As the temperature increases, the color becomes darker. In pure steam systems, it may appear gray or black. In the early stages, rouge is powdery loose and can be easily wiped off.

    Iam sure FDA/EMEA/MHRA/TGA/WHO/MCA will be very keen in knowing the status of this rouge and how the quality of steam is effected at each POU.Keeping the above discussion in view you might need to qialify all POU's by testing Steam quality.

    More experts shall join soon to have their say about the subject matter.

    Regards
    Durga Prasad

  20. #19

    Default

    During Performance Qualification procedure its a requirement to test the Clean steam for all parameters including the condensate from all Traps and Points of Use (POU)- If you cannot test at all POU's you can test at Sampling points. You must test at each point over 2 weeks . These tests might include Conductivity, TOC , Endotoxin, Microbial load and other test those are relevant to USP or EP requirements.

    Some of the guidelines which might be helpful to you will be:

    DIN 58950 (2003) Sterilization – Steam sterilizers for pharmaceutical products
    Part 7: Requirements on services and installation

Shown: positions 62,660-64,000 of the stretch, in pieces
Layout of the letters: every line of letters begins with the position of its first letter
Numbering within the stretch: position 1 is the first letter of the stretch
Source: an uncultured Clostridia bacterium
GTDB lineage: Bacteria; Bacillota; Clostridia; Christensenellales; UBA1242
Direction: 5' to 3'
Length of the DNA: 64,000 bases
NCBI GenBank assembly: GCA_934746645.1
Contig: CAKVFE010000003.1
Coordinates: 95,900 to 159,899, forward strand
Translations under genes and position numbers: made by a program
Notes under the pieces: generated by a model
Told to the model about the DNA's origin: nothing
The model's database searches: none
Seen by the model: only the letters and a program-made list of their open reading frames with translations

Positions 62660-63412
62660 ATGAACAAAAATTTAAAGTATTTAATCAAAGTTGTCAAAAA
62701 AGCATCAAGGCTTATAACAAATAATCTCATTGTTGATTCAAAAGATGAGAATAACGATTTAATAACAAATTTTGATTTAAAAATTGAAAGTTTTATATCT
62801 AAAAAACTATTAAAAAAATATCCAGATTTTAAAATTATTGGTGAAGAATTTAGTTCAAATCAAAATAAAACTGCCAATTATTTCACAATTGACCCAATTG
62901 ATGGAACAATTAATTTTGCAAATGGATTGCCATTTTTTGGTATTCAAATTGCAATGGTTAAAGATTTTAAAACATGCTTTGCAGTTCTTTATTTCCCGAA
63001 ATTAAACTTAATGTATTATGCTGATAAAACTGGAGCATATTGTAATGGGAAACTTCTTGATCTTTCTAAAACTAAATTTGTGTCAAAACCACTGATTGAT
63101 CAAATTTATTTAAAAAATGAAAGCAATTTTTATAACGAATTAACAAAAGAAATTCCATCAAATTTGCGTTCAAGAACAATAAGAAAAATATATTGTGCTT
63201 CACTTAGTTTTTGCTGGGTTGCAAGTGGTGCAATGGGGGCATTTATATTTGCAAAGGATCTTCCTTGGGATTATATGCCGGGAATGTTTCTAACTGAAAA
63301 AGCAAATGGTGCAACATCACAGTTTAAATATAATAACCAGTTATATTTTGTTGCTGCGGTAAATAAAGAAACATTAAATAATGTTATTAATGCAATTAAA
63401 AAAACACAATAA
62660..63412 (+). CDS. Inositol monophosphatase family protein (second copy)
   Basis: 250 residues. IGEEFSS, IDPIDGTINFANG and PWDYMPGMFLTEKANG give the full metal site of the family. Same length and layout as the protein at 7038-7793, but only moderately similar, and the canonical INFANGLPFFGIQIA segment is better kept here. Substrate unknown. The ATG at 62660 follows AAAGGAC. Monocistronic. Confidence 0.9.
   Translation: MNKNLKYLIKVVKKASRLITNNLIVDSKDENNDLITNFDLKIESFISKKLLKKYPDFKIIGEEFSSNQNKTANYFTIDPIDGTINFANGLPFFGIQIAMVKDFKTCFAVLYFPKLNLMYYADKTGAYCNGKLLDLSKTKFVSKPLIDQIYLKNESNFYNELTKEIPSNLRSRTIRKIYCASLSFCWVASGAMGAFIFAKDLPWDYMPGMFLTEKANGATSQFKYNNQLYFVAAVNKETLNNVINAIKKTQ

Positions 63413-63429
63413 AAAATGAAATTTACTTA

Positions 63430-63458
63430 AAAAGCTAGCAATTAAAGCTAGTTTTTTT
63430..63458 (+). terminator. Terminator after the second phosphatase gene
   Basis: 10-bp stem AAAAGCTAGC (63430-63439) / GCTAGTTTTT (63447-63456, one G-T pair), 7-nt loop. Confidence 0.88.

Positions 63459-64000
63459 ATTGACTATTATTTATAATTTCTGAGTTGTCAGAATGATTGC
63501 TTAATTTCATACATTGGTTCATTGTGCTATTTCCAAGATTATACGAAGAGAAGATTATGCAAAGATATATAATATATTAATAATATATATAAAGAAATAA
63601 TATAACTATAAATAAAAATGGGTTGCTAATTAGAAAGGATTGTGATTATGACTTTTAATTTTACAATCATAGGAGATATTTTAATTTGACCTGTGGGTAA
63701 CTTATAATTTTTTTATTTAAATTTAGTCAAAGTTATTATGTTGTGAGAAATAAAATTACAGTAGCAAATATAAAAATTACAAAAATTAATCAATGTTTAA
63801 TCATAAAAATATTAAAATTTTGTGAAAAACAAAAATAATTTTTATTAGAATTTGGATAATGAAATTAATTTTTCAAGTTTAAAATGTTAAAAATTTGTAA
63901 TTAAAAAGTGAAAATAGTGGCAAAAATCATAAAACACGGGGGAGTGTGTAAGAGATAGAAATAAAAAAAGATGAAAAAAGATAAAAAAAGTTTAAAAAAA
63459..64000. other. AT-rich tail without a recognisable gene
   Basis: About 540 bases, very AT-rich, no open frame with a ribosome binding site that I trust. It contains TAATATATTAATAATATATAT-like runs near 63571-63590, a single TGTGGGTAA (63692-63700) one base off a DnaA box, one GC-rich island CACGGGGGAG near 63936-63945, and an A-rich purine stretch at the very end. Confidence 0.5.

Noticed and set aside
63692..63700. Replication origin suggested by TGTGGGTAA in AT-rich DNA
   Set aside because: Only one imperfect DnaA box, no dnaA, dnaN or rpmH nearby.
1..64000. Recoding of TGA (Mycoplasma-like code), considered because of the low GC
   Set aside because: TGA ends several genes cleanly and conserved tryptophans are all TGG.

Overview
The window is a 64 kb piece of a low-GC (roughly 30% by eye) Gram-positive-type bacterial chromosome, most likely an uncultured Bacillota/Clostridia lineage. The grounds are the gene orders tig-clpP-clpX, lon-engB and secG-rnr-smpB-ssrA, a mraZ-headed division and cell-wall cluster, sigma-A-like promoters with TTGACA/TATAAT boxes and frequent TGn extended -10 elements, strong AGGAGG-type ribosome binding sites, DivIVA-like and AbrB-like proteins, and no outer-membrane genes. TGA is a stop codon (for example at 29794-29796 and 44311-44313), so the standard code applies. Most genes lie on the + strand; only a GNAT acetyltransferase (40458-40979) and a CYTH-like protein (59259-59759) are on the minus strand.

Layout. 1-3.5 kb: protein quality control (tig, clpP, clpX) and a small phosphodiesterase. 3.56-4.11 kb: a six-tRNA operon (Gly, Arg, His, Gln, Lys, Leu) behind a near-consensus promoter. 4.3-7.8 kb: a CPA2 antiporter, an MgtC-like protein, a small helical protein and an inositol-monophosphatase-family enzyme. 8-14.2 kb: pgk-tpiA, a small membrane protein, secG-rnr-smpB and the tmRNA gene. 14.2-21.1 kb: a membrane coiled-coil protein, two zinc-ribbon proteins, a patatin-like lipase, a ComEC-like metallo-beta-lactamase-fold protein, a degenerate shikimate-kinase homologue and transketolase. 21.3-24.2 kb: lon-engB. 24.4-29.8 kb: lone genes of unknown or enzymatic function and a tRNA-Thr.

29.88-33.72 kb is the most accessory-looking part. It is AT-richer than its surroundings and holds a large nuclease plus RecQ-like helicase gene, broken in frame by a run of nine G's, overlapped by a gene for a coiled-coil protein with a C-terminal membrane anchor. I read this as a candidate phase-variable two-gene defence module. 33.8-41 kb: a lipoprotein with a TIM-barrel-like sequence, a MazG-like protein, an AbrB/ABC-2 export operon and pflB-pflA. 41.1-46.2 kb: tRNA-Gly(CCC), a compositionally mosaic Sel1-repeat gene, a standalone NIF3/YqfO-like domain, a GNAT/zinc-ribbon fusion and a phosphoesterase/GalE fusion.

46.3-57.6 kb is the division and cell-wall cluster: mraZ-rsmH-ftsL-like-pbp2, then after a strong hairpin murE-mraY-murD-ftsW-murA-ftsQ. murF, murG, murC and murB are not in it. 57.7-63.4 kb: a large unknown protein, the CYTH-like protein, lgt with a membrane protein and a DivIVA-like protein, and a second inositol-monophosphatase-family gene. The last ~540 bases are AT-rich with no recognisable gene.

DIN EN 13824 (2005) Sterilization of medical devices – Aseptic processing of
    liquid medical devices – Requirements

    ISPE Water Steam Guide

    DIN EN 285 (2006) Sterilization – Steam Sterilizers – Large Sterilizers

    HTM 2010 Sterilization – Steam Sterilizers – Large Sterilizers

    USP 29-NF24
    Durga Prasad

  21. #20

    Question

    Hi Durga Prasad

    First of all thanks for your advice. Sorry my english is not very well.
    Our Pure steam is generated by HPW. We´ve planned to do IQ, OQ an PQ for Generator Steam (GS) and IQ/OQ for System Distribution, we cannot to sample and test at all POUs (14), we want to test 3 sample points during 4 weeks. The 3 sample points are GS, in the middle System Distribution and the end of System Distribution. Is it enough for FDA/EMEA/WHO/etc.?
    Regards

    Ghost

  22. #21

    Default